As reported here previously, this year’s Lightning in a Bottle festival was marred by an unfortunate incident in which an attendee died due to what has been officially ruled as an LSD overdose. The coroner statement has prompted some serious discussions not only about LSD but also about the perceived dangers of this substance.
Since, DanceSafe Executive Director Mitchell Gomez wrote a lengthy post on the DanceSafe website tackling this issue. Gomez’s input is more than appropriate given that DanceSafe was at the event as well, providing free condoms, ear plugs, and educational materials on drug use as well other health and safety topics.
In the post, Gomez calls the coroner’s assessment with regards to the attendee’s death as “improbable.” He further explains that LSD is a drug not known to cause short-term or long-term harm in recreational doses. Even in higher doses, he contends that there is no evidence for LSD toxicity causing death, personally categorizing the chance of that happening as “slim to none.” However, he does say that there are now dozens of different drugs that can cause deaths, with 25I-NBOMe in particular being singled out in the piece.
Gomez goes further, “One of the clearest pieces of evidence of the lack of acute toxicity for LSD comes from the long and well documented history of people both intentionally and unintentionally consuming massive doses without adverse medical incidents or death…Since the discovery of its psychoactive effects in 1943, there have been a grand total of four documented cases of supposed ‘LSD toxicity’. Two are poorly documented. One was likely due to police abuse, not LSD. And the other is the recent tragedy at Lightning in a Bottle.”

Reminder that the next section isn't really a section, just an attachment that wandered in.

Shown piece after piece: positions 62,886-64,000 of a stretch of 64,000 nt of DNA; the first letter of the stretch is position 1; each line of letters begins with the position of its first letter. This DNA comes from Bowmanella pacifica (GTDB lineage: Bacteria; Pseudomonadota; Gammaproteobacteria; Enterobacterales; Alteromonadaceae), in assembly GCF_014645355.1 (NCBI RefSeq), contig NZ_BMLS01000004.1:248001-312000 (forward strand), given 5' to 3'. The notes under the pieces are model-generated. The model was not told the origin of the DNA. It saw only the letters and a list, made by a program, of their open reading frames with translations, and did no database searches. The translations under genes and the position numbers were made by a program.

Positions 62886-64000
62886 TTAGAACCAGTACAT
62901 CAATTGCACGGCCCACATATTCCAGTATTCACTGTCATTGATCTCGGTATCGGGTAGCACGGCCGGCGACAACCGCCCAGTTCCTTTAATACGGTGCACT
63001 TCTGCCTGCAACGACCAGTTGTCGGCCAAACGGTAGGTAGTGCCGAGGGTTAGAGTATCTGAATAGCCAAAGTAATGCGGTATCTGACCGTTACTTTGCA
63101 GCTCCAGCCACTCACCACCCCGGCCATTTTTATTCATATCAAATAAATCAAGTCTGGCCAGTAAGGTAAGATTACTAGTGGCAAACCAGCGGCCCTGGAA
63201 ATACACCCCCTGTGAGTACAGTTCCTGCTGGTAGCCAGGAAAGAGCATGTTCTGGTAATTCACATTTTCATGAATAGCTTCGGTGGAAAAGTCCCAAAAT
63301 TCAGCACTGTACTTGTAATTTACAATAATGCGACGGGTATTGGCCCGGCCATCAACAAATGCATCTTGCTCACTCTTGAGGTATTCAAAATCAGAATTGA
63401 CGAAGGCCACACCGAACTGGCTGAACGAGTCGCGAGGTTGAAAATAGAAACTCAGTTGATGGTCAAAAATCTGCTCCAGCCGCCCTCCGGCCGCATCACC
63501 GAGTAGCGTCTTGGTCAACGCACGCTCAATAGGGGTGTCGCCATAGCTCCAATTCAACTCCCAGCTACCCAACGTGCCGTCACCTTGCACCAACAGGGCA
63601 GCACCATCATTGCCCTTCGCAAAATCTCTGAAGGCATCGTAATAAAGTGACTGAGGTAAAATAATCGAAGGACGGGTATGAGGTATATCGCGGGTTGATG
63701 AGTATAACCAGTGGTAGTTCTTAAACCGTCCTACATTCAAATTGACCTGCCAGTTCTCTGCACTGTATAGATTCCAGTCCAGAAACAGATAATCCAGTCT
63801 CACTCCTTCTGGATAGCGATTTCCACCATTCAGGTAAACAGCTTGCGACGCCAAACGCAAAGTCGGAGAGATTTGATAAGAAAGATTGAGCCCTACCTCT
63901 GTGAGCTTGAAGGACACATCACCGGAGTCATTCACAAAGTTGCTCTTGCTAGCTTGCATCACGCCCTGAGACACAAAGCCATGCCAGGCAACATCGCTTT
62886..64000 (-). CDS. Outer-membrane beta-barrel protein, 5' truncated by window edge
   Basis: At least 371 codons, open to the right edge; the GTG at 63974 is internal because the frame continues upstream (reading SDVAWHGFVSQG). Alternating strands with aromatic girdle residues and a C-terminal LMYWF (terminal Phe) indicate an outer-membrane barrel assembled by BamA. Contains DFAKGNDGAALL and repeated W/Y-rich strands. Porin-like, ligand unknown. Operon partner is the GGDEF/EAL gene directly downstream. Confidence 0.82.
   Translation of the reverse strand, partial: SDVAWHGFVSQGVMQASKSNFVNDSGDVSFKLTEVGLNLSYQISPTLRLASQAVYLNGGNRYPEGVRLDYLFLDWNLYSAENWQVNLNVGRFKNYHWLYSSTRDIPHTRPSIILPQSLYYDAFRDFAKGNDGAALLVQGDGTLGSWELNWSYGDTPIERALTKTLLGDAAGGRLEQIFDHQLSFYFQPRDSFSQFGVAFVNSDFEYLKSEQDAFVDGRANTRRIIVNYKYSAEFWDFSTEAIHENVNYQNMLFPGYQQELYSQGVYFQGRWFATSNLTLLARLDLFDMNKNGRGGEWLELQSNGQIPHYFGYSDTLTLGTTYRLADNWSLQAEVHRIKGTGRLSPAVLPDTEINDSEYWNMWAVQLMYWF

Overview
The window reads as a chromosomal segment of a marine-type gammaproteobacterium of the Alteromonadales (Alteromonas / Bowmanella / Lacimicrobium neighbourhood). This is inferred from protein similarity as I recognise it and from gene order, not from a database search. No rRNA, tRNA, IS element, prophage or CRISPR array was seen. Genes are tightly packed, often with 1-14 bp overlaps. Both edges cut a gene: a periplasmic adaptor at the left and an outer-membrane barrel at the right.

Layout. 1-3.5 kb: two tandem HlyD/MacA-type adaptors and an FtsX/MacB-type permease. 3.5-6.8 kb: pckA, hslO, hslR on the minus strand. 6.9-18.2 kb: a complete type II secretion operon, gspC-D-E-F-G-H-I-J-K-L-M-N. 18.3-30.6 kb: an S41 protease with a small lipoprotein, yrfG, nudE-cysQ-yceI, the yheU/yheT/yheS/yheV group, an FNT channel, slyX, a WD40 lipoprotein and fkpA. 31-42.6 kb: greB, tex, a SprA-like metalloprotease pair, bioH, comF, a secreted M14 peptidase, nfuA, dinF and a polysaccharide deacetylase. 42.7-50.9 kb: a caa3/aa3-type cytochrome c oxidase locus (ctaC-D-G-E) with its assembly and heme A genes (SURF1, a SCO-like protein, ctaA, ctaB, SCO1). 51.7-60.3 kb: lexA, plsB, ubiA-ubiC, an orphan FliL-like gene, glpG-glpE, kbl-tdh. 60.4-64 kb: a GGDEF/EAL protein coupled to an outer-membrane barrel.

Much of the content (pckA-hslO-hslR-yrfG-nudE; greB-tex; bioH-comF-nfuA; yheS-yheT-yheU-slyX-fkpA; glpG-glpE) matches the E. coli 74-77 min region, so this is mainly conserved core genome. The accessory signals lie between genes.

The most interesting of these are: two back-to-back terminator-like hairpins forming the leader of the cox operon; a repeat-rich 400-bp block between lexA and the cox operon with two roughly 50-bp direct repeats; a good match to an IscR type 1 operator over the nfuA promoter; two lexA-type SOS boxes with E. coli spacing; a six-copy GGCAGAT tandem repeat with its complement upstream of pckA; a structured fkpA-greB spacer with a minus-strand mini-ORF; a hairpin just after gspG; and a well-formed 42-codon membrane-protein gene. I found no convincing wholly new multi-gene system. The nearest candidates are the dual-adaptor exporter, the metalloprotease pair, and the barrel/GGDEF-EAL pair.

No blood concentration of LSD was given, nor details about other drugs the Medical Examiner may or may not have tested for. We have filed a public records request to obtain the Medical Examiner’s report.”
He then raises an interesting question: could 25i-NBOMe be the culprit?
“In 2010, there have been dozens of deaths linked to 25I-NBOMe and related NBOMe and NBOH drugs. Additionally, new molecules are being invented by overseas labs all the time in an attempt to circumvent existing drug laws. Many of these substances are often misrepresented as LSD. Unless specifically looked for, these substances are extremely difficult to detect in the blood of a decedent, and with 25I-NBOMe in particular adverse medical incidents often progress at an incredible speed, with individuals presenting no medical signs at all until they rapidly decompensate,” Gomez explains.
“Prohibition driven misrepresentation kills people all the time, but it’s not at all clear if ‘LSD toxicity’ ever has…Did the medical examiner in her case even test for it? We know from our work investigating MDMA-related fatalities that there are no standards across the country for forensic toxicology screenings,” he added.
In the end, Gomez says it is up to each medical examiner to decide which drugs to test for. “(We) know that adding more toxicology panels can get expensive, but in today’s world, with so many misrepresented ‘research chemicals’ flooding the market, it is important that they are done.”
We can only hope that this helps pave the way for better and more effective drug testing, especially for events and venues where drug consumption are discouraged but inevitable nonetheless.
Our deepestOur condolences go out to the family and friends of the young woman who lost her life at LIB.
You can read Mitchell Gomez’s full post here.